This project will free up the carpenter in many of us who freeze when confronted with the task of leveling an area at the beginning of a project. Easy enough on a small surface…..but throw us a long run and things all of a sudden look a whole lot different. The common level soon loses its appeal in this instance.
If you happen to be in the construction field then this site may not have a lot of value for you as most likely you are in possession of one of the latest gadgets on the market that can level a baseball field if necessary.
Construction-wise we are weekend warriors and I assume most of you are as well so this may well come in very handy over the years.
The water level works on the principal that water always finds its own level….no matter what. How often have you seen a lake with a slanted water line. An artist’s depiction of any static waterway should always be perfectly level as that is how water sits….dead flat. This principal is the defining feature of the water level. Essentially all this level consists of is a hose full of water….no moving parts….so it will virtually last forever and be dead accurate all the while as it will always find its own level. What a refreshing concept!
You can make this as long as you desire but 40 feet should be enough for any project you will likely encounter unless you live on acreage. The components are simple, easy to find and cheap. A bucket, a garden hose, a thru-hull fitting, (explanation to follow) and a small amount of clear plastic hose of the same diameter as the garden hose are about all that is needed to make the level.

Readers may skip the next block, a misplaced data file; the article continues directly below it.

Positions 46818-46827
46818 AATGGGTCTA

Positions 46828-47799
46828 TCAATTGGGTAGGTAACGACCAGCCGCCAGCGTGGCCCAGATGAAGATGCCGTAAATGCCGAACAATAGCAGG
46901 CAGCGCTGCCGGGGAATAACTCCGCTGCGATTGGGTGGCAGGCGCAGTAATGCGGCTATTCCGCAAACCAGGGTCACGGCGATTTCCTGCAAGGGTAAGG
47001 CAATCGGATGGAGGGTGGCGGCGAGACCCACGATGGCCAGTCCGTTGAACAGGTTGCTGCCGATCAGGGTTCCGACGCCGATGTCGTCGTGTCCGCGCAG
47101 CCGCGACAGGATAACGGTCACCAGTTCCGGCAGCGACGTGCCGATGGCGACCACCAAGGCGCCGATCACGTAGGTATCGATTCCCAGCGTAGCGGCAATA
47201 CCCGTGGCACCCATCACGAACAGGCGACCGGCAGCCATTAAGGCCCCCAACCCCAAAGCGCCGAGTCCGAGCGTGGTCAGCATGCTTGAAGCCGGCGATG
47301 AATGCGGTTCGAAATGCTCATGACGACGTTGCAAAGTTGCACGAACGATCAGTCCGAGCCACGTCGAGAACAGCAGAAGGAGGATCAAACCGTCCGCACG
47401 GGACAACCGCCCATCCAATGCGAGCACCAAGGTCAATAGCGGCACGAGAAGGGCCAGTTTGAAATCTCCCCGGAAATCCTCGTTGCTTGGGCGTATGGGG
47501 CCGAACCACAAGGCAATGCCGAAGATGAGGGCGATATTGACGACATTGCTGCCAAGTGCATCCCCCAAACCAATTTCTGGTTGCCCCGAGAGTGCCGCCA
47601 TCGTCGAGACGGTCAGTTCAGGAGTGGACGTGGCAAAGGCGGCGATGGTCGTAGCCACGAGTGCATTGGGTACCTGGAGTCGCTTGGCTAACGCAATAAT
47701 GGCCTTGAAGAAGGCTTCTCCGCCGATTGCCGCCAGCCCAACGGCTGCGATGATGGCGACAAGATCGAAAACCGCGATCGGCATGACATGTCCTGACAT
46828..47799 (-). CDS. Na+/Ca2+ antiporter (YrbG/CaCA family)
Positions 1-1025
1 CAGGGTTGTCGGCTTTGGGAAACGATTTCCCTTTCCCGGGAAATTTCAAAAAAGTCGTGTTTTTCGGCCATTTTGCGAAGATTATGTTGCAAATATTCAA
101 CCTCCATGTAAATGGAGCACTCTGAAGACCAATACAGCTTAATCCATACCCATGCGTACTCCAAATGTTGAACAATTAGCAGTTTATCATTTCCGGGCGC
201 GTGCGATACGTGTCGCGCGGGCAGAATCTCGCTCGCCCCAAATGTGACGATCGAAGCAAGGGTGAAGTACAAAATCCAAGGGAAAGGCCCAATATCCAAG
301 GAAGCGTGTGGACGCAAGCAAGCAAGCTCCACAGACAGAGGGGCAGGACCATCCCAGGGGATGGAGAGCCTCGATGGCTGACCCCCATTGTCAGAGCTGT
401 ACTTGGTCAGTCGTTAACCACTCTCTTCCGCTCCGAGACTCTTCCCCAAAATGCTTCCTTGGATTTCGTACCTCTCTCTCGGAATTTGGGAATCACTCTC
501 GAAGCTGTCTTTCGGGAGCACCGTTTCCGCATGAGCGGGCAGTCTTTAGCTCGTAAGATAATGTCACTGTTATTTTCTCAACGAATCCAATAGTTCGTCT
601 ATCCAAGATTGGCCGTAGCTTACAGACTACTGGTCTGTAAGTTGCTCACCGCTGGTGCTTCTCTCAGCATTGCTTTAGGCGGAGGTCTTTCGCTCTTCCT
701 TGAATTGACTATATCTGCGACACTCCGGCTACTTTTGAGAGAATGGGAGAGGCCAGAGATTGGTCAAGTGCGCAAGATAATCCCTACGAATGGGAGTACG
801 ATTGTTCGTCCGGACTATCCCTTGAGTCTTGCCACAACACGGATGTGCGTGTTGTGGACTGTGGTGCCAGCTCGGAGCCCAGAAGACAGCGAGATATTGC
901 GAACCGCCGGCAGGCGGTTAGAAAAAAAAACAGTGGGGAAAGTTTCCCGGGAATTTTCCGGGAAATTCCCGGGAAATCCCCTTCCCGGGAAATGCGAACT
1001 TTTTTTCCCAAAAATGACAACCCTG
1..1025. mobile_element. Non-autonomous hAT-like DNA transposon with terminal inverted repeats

Having found a bucket…..its only criteria being water tight and able to hold enough water to fill whatever length of garden hose you have decided to use, you will need a way of getting the water out of the bucket without it leaking all over the place. The thru-hull fitting,available at most hardware stores is what I used and it works quite nicely. All it is is a threaded plastic pipe that goes through a hole in the bucket. One side of it has a gasket with a tightening nut to force the gasket against the wall of the bucket creating a water tight seal. The other side (on the outside of the bucket) has the threaded portion exposed, allowing connection to your standard garden hose. On the model shown I inserted a plastic shut-off on the end of the threaded pipe before the garden hose so I could isolate the water in the bucket and open it when I wanted. At the distant end of the hose I attached a short length of clear plastic hose which is used as a window to see the level of the water within. To make it yet more visible I add a little food coloring to the water in the bucket.
USING THE WATER LEVEL
Start by putting water in your bucket-enough so as to be higher than the outflow you’ve installed which hopefully is only about 3 inches off the bottom. Add some food coloring at this point and it will make your level easier to read. Allow the water to run freely long enough to ensure there are no air bubbles in the line (they will give you a false reading).
To find a level equal in height to the reservoir or below it:
Very simple. What ever it is that you are trying to find the level for…… fence posts perhaps……just place your bucket (reservoir) at a height that could be found on the posts. You don’t want your bucket mounted so high that it is way above your posts or there will be nothing on which to mark your level.
Now just take your hose to the first post and hold the clear tube along side it until the water in the tube stops moving up and down. This resting point is the exact level that your reservoir is at. Mark it there. Go to the next post and do the same thing and keep doing this until you have marked all the posts. This is simply a line that is constant on all the posts. Now you can measure up the post to your desired height and, keeping the measurement the same on all posts, you will have all of them level at your desired height.